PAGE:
698 <br>Remove <b><tt>-X</tt></b> to try with serial console instead of X, and
699 remove <b><tt>-b</tt></b> to try without (old) bintrans.
700 <br>Add <b><tt>-o 'init=/bin/sh'</tt></b> to boot into a single-user shell.
701 <br>Add <b><tt>-o 'init=/sbin/restore_defaults'</tt></b> to run
702 a <tt>/sbin/restore_defaults</tt> (attempt to initialize the
703 flash memory).
704 <p>
705 <li>Linux for MobilePro etc.:
706 <br><a href="http://pc1.peanuts.gr.jp/~kei/Hard-Float/Kernels/">http://pc1.peanuts.gr.jp/~kei/Hard-Float/Kernels/</a>
707 <br>Uncompress the archive to get a kernel, vmlinux-800 for example.
708 <br>Try <b><tt>./gxemul -X -o 'root=/dev/hda1' -d r:disk.img -d r:disk.img -e mobilepro800 vmlinux-800</tt></b>
709 <br>where disk.img is an ext2fs filesystem with contents from
710 <a href="http://pc1.peanuts.gr.jp/~kei/Hard-Float/Miniroots/miniroot-20010330.tar.bz2">http://pc1.peanuts.gr.jp/~kei/Hard-Float/Miniroots/miniroot-20010330.tar.bz2</a>
711 <br>(Note the double disk arguments.)
712 <br>Note 2: This doesn't work yet.
713 <p>
714 <li><a href="http://www.disorder.ru/openbsd/be300/">OpenBSD/be300</a>:
715 <br><a href="http://www.disorder.ru/openbsd/be300/bsd.rd">http://www.disorder.ru/openbsd/be300/bsd.rd</a>
716 <br>Try <b><tt>gxemul -X -e be300 bsd.rd</tt></b>
717 <br>Note: bintrans might be buggy, so you can try with -B if you want to.
718 </ul>
719 </li>
720
721 <p>
722
723 <li>Cobalt:
724 <ul>
725 <li><a href="http://www.netbsd.org/Ports/cobalt/">NetBSD/cobalt</a>:
726 <br><a href="ftp://ftp.netbsd.org/pub/NetBSD/NetBSD-1.6.2/cobalt/binary/kernel/netbsd-GENERIC.gz">ftp://ftp.netbsd.org/pub/NetBSD/NetBSD-1.6.2/cobalt/binary/kernel/netbsd-GENERIC.gz</a>
727 <br>gunzip, and run with <b><tt>-E cobalt</tt></b>
728 <br>(Or read <a href="guestoses.html#netbsdcobaltinstall">this
729 section</a> on how to install NetBSD/cobalt onto a harddisk image.)
730 <p>
731 <li>Linux:
732 <br><a href="http://people.debian.org/~pm/mips-cobalt/nfsroot/vmlinux_raq-2800.gz">http://people.debian.org/~pm/mips-cobalt/nfsroot/vmlinux_raq-2800.gz</a>
733 <br>gunzip, and run with <b><tt>-E cobalt</tt></b>
734 <p>
735 <br><a href="http://dev.gentoo.org/~kumba/mips/cobalt/netboot/cobalt-netboot-20040428.img.gz">http://dev.gentoo.org/~kumba/mips/</a>
736 <br> <a href="http://dev.gentoo.org/~kumba/mips/cobalt/netboot/cobalt-netboot-20040428.img.gz">cobalt/netboot/cobalt-netboot-20040428.img.gz</a>
737 <br><b><tt>gxemul -E cobalt cobalt-netboot-20040428.img.gz</tt></b>
738 <p>
739 <li>CoLo:
740 <br><a href="http://www.colonel-panic.org/cobalt-mips/colo/colo-1.19.tar.gz">http://www.colonel-panic.org/cobalt-mips/colo/colo-1.19.tar.gz</a>
741 <br><tt><b>tar zxvf colo-1.19.tar.gz colo-1.19/binaries/colo-rom-image.bin</b></tt>
742 <br><tt><b>gxemul -Q -Ecobalt -v 0xbfc00000:colo-1.19/binaries/colo-rom-image.bin</b></tt>
743 <br>(This doesn't work yet.)
744 </ul>
745 </li>
746
747 <p>
748
749 <li>Playstation 2:
750 <ul>
751 <li><a href="http://www.netbsd.org/Ports/playstation2/">NetBSD/playstation2</a>:
752 <br>NetBSD/playstation2 snapshot kernels are available here: (RAMDISK and GENERIC)
753 <br><a href="ftp://ftp.NetBSD.org/pub/NetBSD/arch/playstation2/snapshot/20020327/installation/netbsd.gz">ftp://ftp.NetBSD.org/pub/NetBSD/arch/playstation2/snapshot/20020327/installation/netbsd.gz</a>
754 <br><a href="ftp://ftp.NetBSD.org/pub/NetBSD/arch/playstation2/snapshot/20020327/binary/kernel/netbsd-GENERIC.gz">ftp://ftp.NetBSD.org/pub/NetBSD/arch/playstation2/snapshot/20020327/binary/kernel/netbsd-GENERIC.gz</a>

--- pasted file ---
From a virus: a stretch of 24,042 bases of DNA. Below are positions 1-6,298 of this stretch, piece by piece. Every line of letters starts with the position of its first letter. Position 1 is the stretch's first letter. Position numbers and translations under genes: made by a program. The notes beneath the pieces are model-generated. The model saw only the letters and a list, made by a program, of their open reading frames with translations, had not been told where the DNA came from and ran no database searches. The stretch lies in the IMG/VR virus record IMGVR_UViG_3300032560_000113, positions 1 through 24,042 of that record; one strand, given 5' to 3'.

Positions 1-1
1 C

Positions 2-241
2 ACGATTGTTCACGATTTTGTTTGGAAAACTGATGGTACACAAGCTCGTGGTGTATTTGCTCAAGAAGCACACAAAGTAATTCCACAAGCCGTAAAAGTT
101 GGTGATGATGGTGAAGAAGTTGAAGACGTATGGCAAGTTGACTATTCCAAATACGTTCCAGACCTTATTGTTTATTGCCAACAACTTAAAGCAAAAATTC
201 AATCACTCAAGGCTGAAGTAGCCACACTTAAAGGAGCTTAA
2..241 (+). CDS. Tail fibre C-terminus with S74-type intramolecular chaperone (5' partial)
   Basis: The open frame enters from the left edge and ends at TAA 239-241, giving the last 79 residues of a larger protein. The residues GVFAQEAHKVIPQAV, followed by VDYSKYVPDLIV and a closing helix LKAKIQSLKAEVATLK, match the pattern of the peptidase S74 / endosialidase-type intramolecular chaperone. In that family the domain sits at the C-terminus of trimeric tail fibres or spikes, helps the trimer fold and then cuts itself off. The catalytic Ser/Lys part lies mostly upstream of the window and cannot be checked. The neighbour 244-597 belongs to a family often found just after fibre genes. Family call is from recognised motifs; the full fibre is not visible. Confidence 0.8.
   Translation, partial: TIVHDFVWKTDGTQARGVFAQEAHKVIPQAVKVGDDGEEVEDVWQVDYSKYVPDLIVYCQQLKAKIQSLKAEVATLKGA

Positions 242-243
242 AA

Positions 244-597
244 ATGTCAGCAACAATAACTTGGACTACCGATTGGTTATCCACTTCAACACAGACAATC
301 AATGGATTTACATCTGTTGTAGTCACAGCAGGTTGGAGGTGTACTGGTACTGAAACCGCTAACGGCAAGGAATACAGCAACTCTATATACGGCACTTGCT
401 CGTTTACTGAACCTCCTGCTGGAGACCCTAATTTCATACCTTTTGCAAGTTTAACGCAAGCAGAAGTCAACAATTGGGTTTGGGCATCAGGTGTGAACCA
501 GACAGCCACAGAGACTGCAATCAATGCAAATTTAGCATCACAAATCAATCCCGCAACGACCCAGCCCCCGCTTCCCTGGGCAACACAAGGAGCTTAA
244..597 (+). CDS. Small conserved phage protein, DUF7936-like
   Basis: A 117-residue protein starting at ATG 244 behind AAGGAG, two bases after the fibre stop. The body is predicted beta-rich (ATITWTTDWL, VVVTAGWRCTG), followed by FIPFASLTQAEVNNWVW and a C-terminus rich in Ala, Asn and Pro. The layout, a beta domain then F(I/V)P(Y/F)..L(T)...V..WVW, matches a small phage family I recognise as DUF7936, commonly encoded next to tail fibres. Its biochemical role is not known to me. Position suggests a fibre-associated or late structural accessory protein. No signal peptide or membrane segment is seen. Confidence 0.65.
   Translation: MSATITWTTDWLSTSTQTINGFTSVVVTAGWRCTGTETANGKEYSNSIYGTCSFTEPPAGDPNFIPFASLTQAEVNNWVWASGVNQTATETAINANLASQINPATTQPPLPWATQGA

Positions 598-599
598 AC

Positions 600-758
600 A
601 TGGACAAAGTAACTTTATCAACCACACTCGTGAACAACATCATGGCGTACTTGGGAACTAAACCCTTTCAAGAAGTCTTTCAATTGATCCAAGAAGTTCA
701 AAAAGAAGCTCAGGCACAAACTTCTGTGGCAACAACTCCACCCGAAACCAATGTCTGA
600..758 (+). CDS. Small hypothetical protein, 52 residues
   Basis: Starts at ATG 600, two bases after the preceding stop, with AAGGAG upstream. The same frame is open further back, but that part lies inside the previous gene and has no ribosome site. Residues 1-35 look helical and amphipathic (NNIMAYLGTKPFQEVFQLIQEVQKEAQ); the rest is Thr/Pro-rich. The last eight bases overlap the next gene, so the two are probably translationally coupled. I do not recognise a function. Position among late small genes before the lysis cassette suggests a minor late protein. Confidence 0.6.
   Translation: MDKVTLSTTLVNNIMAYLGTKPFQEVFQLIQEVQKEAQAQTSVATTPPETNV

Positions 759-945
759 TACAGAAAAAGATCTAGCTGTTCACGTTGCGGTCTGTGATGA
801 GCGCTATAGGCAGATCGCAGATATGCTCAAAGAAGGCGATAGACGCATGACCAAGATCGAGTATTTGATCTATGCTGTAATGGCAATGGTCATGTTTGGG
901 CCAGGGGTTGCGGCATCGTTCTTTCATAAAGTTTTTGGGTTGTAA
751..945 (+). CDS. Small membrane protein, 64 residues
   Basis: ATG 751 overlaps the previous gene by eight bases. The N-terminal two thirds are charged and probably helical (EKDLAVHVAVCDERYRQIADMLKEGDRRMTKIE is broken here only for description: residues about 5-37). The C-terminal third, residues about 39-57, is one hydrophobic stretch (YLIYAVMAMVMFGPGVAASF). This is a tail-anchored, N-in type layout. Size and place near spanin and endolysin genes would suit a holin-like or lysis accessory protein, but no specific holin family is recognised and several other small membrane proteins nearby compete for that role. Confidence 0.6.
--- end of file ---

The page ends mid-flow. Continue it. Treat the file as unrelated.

755 <br>Try running with <b><tt>-X -E playstation2</tt></b> (<b><tt>-X</tt></b> is required, for the framebuffer).
756
757 <p>
758 <li>Linux:
759 <br>A Linux kernel (2.2.21-pre1-xr7) is available from
760 <a href="http://playstation2-linux.com/projects/xrhino-kernel/">http://playstation2-linux.com/projects/xrhino-kernel/</a>
761 <br>Try running with <b><tt>-X -E playstation2</tt></b> (<b><tt>-X</tt></b> is required, for the framebuffer).
762 </ul>
763 </li>
764
765 <p>
766
767 <li>EVBMIPS:
768 <ul>
769 <li><a href="http://www.netbsd.org/Ports/evbmips/">NetBSD/evbmips</a>:
770 <br><a href="ftp://ftp.netbsd.org/pub/NetBSD/NetBSD-2.0.2/evbmips-mipseb/binary/kernel/">ftp://ftp.netbsd.org/pub/NetBSD/NetBSD-2.0.2/evbmips-mipseb/binary/kernel</a>/<a href="ftp://ftp.netbsd.org/pub/NetBSD/NetBSD-2.0.2/evbmips-mipseb/binary/kernel/netbsd-MALTA.gz">netbsd-MALTA.gz</a>
771 <br><b><tt>gxemul -e malta netbsd-MALTA</tt></b>
772 <br>The default CPU is a 5Kc (MIPS64). Add
773 <tt>-C 4Kc</tt> to use a MIPS32 CPU instead.
774 <br>(NetBSD/evbmips runs in 32-bit mode on MIPS64 anyway...)
775 <br>Read <a href="guestoses.html#netbsdevbmipsinstall">this
776 section</a> on how to install NetBSD/evbmips onto a harddisk image.
777 <br>or
778 <br><a href="ftp://ftp.netbsd.org/pub/NetBSD/NetBSD-2.0.2/evbmips-mipseb/binary/kernel/">ftp://ftp.netbsd.org/pub/NetBSD/NetBSD-2.0.2/evbmips-mipseb/binary/kernel</a>/<a href="ftp://ftp.netbsd.org/pub/NetBSD/NetBSD-2.0.2/evbmips-mipseb/binary/kernel/netbsd-PB1000.gz">netbsd-PB1000.gz</a>
779 <br><b><tt>gxemul -e pb1000 netbsd-PB1000</tt></b>
780 </ul>
781 </li>
782
783 </ul>
784
785 <p>
786 The following don't work at all, or just very very little.
787
788 <p>
789 <ul>
790 <li>Sony NeWS:
791 <ul>
792 <li><a href="http://www.netbsd.org/Ports/newsmips/">NetBSD/newsmips</a>:
793 <br>A NetBSD/newsmips kernel and corresponding symbols are
794 available here:
795 <br><a href="ftp://ftp.netbsd.org/pub/NetBSD/NetBSD-2.0/newsmips/binary/kernel/netbsd-INSTALL.gz">ftp://ftp.netbsd.org/pub/NetBSD/NetBSD-2.0/newsmips/binary/kernel/netbsd-INSTALL.gz</a>
796 <br><a href="ftp://ftp.netbsd.org/pub/NetBSD/NetBSD-2.0/newsmips/binary/kernel/netbsd-INSTALL.symbols.gz">ftp://ftp.netbsd.org/pub/NetBSD/NetBSD-2.0/newsmips/binary/kernel/netbsd-INSTALL.symbols.gz</a>
797 <br>Try running with <b><tt>-E sonynews</tt></b>.